Virtual Reality: This time it’s real. And marketers should be paying attention

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Virtual Reality: This time it’s real. And marketers should be paying attention

After years of false starts and not-quite-there technology, virtual reality has re-emerged as the next big innovation set to launch brands and marketers into another world … literally.

From its often bleak portrayal by science fiction and Hollywood movies, to public expectation being over-hyped, VR’s early efforts to revolutionise the world never quite took off. After one too many false starts, the VR industry effectively closed shop in the mid-90s, just in time for the internet to take over the digital revolution.

Then, in March last year, Facebook announced the purchase of VR tech firm Oculus for $2 billion, propelling virtual reality back to the top of the innovation race. Today, some of the world’s biggest tech giants have joined the party, making big moves into VR. Among them are the likes of Lenovo, HTC, Samsung, Google, Microsoft and Sony. All these companies have products either in the market or waiting in the wings.

Virtual reality is back. And this time, it’s serious.

But with a history beset by false-starts, cybersickness, a bad rep and some not-quite-there technology, the question that rises is, just how seriously should we be taking VR?“I think it’s going to be very serious,” says Jonathon Oliver, global head of innovation at Microsoft. “It’s the next big arms race for businesses to win.”“This is not a fad,” says Don Anderson, managing director at We Are Social Singapore. “While there are plenty of detractors out there, any noise they are hoping to create is being drowned out by the commitment currently exhibited by the world’s largest tech firms. VR is something none of us will be able to ignore.”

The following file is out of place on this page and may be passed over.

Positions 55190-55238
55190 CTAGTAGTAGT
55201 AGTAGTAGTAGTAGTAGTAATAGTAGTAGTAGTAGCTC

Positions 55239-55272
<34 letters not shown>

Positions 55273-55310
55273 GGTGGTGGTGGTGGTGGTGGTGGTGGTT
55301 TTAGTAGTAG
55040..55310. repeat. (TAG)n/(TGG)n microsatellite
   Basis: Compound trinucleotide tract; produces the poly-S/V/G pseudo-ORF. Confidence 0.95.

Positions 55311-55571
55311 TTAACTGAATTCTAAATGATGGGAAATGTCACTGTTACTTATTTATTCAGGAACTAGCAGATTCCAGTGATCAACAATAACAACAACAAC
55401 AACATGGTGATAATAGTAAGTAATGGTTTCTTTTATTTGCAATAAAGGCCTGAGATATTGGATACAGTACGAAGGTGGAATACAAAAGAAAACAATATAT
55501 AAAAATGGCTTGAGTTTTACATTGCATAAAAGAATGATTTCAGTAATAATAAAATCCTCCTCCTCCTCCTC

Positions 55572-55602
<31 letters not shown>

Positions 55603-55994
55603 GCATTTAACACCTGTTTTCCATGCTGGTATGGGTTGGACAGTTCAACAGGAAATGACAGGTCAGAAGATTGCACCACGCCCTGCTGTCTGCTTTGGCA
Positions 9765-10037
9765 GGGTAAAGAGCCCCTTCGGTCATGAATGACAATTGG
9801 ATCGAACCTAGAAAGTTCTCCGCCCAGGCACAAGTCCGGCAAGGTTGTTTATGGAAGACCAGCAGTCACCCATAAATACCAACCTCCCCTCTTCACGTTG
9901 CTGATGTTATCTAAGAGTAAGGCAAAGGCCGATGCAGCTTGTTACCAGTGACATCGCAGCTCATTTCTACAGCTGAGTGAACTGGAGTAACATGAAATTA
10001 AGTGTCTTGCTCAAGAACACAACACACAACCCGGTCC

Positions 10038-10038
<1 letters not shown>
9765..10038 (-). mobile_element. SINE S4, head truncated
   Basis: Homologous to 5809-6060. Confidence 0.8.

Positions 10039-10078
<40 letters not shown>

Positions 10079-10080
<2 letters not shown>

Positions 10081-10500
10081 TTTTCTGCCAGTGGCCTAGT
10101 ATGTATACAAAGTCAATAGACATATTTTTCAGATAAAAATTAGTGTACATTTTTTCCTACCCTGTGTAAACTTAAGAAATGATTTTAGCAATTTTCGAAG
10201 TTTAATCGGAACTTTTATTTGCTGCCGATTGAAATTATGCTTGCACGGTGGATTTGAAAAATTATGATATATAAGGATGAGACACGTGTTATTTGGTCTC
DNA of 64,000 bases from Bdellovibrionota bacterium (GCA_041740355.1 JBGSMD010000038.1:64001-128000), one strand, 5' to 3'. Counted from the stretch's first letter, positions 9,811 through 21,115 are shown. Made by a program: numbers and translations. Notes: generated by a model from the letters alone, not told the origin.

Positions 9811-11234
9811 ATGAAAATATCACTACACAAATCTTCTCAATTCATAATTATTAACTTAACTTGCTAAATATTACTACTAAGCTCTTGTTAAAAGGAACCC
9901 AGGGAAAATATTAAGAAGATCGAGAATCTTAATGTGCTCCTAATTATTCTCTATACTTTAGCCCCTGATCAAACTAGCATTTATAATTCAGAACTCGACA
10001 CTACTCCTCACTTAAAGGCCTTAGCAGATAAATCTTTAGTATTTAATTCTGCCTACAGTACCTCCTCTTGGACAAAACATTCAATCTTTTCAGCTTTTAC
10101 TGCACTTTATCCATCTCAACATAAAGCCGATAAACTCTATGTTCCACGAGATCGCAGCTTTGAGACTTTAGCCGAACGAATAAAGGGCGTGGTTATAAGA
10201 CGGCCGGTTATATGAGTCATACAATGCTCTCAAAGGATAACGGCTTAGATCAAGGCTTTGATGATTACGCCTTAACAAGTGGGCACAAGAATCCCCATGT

What separates earlier attempts at VR with the latest wave that’s poised to hit the market?

For Oliver, the key differences lie in the significant investment in the technology, that’s about to meet a tech-savvy, and tech-hungry consumer. The investment is there, and the market is now open to it and ready for it.“One thing that you can say that is very telling, is the level of investment, and the level of motivation from a number of difference companies” he says. “The reason why people are reticent is because there have been a number of false starts over the years.”“In the past, technology and consumer trends weren’t indisputable wedded together. Today they are. Consumer trends and tech trends are one and the same,” Oliver adds.

So what does this all mean for marketers?

The obvious opportunity for brands and marketers, Anderson points out, is to deliver first-hand, virtual experiences around particular products or services.

“That could involve anything from visiting a particular hotel or taking a vehicle for a test drive before purchase. Virtual reality allows marketers to deliver stories and richer content experiences that traditional forms of advertising can’t match,” he says.

Many brands have already started experimenting with VR, with the likes of Volvo, Virgin Holidays, Mountain Dew and Nissan among some of the early adopters. Most recently, BBC Global News used VR in a new interactive campaign to showcase how it delivers personal, portable and on-demand news for the digital age. Be Everywhere, premiered at Cannes Lions this week, “to illustrate the innovative digital opportunities available to advertisers.”

In another example, tequila brand Patron took users on a virtual tour of its distillery. “Virtual reality is capable of delivering unique experiences to audiences they can access at any time provided they have the technology,” says Anderson.

Greg Isbister, CEO at adtech firm Blis, highlights the opportunity for brands to actually advertise within virtual world.

“Several companies are aiming to serve brands that want to advertise on these new platforms,” he says. “Sponsored content within the VR environment is an obvious opportunity for applications like gaming, but also billboards, videos and other kinds of advertising could easily fit into computer-augmented worlds.”

With many of the big players yet to release their products to market – including Oculus Rift, Sony’s Project Morpheus and Microsoft’s HoloLens – another big question mark over VR is whether or not it will ever be adopted by a mass market.

As Oliver points out, the market will decide whether wearing a headset looks funny, and the market will decided whether the VR price point is relative to the experiences that they want to dive into.